This, is the most expensive of the 5 watches shortlisted here. Admittedly, I am somewhat a slightly biased fan of this British based/Swiss made microbrand but finding a brand new, quality Swiss automatic chronograph for under £2000 isn’t quite as easy as I was expecting – but in the Farer Carnegie-Sport they have delivered something special, and a bit different (as Farer often do) from the mainstream designs offered elsewhere. Farer manages to please their fans, and new customers alike, with quality made watches and with a dash of stylish diversity, often using bright colours. That said, the Carnegie is more muted than some of the other models in Farer’s range. This chronograph uses the Swiss made, hand-wound Sellita SW510M movement, in Elaboré grade, encompassed by a Grade 2 titanium casing, bronze-cap to the crown and a ceramic bezel. A Swiss-made chronograph, and in titanium, for under £2000, is a good find, and being produced in limited numbers it’ll also hold its value well over the many years of ownership.
Farer Carnegie-Sport - Credit Farer
Seagull1963 - Credit Guest Author
This very popular military chronograph is celebrating it’s 60th anniversary this year, and with a limited run of 750 pieces cast in bronze to celebrate this milestone, it has to be on the shortlist. There are countless alternative variants to choose from, across numerous affiliated (and not so affiliated) manufacturers who have the rights (or not) to this very popular, military-inspired timepiece. Originally developed for the Chinese Airforce in 1963, this is one of the most affordable (and cloned) mechanical chronographs out there. It utilises the ever-popular and often decorated Seagull ST1901 hand-wound movement, which is mesmerizingly stunning to watch (pun intended). It comes in numerous sizes, with 38mm being the most popular, differing dial colours, strap options and with either a sapphire or acrylic crystal, the latter of which is often seen to be the most authentically apt crystal finish. An iconic, mechanical chronograph for less than £300? - this has to be the bargain pick of the bunch?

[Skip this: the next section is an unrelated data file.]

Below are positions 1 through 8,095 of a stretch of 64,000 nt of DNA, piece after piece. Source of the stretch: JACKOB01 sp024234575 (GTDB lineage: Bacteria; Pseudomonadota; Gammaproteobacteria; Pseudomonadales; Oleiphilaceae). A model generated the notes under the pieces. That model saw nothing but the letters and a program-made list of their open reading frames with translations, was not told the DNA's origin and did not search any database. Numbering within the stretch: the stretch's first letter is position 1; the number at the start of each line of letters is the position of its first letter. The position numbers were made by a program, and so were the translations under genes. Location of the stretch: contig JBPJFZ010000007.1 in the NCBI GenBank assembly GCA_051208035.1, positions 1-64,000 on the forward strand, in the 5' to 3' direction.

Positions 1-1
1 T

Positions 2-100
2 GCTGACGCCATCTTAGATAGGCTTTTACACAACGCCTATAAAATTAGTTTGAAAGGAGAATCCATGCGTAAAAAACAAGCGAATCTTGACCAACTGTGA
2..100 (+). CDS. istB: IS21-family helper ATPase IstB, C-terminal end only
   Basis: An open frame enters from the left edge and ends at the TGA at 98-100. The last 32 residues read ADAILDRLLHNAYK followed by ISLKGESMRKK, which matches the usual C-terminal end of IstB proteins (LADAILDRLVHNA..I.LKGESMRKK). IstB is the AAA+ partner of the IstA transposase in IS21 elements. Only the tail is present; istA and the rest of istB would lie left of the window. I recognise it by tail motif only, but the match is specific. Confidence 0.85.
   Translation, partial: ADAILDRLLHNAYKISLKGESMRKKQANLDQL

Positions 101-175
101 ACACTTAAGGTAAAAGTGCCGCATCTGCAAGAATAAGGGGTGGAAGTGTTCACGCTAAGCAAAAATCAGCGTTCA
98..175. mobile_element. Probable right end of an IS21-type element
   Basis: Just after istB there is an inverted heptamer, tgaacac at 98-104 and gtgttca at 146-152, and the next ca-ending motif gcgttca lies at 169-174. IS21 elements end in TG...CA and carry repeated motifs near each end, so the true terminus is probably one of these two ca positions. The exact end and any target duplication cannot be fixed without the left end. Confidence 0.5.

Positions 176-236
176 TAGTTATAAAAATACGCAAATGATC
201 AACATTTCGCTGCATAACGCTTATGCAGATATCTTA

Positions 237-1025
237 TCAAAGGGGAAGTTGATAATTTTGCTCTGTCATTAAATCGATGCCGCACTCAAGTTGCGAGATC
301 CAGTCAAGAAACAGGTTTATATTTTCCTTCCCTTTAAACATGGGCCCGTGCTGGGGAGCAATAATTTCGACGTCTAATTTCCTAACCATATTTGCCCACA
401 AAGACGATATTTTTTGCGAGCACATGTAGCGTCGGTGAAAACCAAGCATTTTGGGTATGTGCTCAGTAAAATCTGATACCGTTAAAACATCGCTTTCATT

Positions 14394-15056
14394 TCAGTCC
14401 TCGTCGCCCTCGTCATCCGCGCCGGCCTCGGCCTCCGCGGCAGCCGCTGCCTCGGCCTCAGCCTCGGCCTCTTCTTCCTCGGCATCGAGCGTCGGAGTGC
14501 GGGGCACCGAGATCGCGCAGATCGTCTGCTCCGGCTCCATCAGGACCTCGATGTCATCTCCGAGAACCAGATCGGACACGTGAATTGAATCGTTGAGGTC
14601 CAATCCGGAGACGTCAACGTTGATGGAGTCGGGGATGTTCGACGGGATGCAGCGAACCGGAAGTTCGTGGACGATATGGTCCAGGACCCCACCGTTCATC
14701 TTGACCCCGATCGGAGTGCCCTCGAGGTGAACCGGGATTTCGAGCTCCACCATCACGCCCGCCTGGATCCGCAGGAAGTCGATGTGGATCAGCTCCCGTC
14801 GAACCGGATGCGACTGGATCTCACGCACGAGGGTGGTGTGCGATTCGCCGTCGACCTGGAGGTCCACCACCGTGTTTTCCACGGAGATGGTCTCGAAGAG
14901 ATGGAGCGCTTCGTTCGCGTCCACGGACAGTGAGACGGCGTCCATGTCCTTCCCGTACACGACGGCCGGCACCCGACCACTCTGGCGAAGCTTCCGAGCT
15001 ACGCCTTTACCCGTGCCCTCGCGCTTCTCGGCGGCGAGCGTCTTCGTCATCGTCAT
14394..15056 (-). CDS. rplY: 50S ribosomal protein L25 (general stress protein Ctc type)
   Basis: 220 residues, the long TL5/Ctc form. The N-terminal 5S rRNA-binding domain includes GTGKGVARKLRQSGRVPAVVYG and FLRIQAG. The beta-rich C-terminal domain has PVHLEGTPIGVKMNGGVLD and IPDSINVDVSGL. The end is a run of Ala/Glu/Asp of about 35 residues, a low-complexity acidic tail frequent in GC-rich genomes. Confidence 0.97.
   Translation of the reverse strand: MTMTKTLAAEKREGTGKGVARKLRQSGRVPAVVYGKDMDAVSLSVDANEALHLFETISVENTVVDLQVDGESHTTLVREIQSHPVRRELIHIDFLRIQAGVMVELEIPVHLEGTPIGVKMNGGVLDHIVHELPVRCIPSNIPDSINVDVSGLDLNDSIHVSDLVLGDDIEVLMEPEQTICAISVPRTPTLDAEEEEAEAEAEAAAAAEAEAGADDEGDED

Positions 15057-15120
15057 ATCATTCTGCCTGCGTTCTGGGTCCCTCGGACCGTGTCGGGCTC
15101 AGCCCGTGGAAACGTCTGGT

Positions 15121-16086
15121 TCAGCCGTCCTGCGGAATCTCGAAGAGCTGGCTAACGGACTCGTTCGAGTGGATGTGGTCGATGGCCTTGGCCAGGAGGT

Tissot PRX Chronograph - Credit Tissot
When the retro-styled, re-boot of the PRX (3 hander) was re-released in 2021, it took the watch world by storm - and demand for these ceases to wain. Often sold out fast, between re-stocks and second-hand prices going silly in the flipper-market, supply has now started to keep up with demand, so it’s quite easy to get hold of one. Every now and again, Tissot kindly sates eagerly excited fans for a new offering, be it in a new size or dial colour and in 2022 the chronograph automatic variant was released to rapturous demand – and what a stunner it is! Maintaining the same 70s’ PRX style casing, with classically styled integrated bracelet, the chrono oozes even more coolness with the 3 additional dials, utilising the amazing Valjoux A05.H31 automatic calibre (with 60 hour power-reserve) , whilst not upsetting the overall aesthetics of its slightly smaller, 3-hander brethren. For under £2000 (and with spare change to buy an aforementioned Seagull 1963 as well) the PRX chronograph offers great value for a high-end, great quality, Swiss-made timepiece.
- Bulova Lunar Pilot
Bulova Lunar Pilot - Credit Bulova
Many watch fans will be aware of this more affordable ‘moon watch’ that was released in 2016 to commemorate the Bulova worn by NASA astronaut, Dave Scott, during his flight aboard Apollo 15 in 1971, as his (alleged) back-up for his Omega Speedmaster. The backstory is intriguing, and you can find out more here: https://www.watchgecko.com/blogs/magazine/battle-of-the-moonwatches
Bulova Lunar Pilot - Credit WatchGecko
Bulova have chosen a superbly reliable and extremely accurate quartz movement that ticks at 262Hz; the original reproduction model was a rather dominant 45mm of heavy all bead-blasted chunkiness with a date window at 4, available on a non-tapering, 20mm carbon-fibre effect leather strap, along with a NASA style NATO/Velcro and presented nicely alongside an interesting information booklet and certificate of authenticity. Then followed a slightly less expensive second variant that aptly used the original Bulova font on the dial as per the era, with an all-polished case on black NATO (only); followed soon after by the same albeit in a DLC, matt black finish and then a limited run of a gold and grey dial variant. Most recently, a (slightly) slimmed down version (43.5mm) was added, the size of which is understood to be more akin to the one Scott wore, and is presented in both the original black (with original logo) or as a stunning cream/blue finish with an almost lunar-like textured surface/finish on the dial. If your budget doesn’t stretch to an Omega Speedmaster Moon Watch, then the Bulova is quite possibly the next best thing anyway - and quite probably less common too.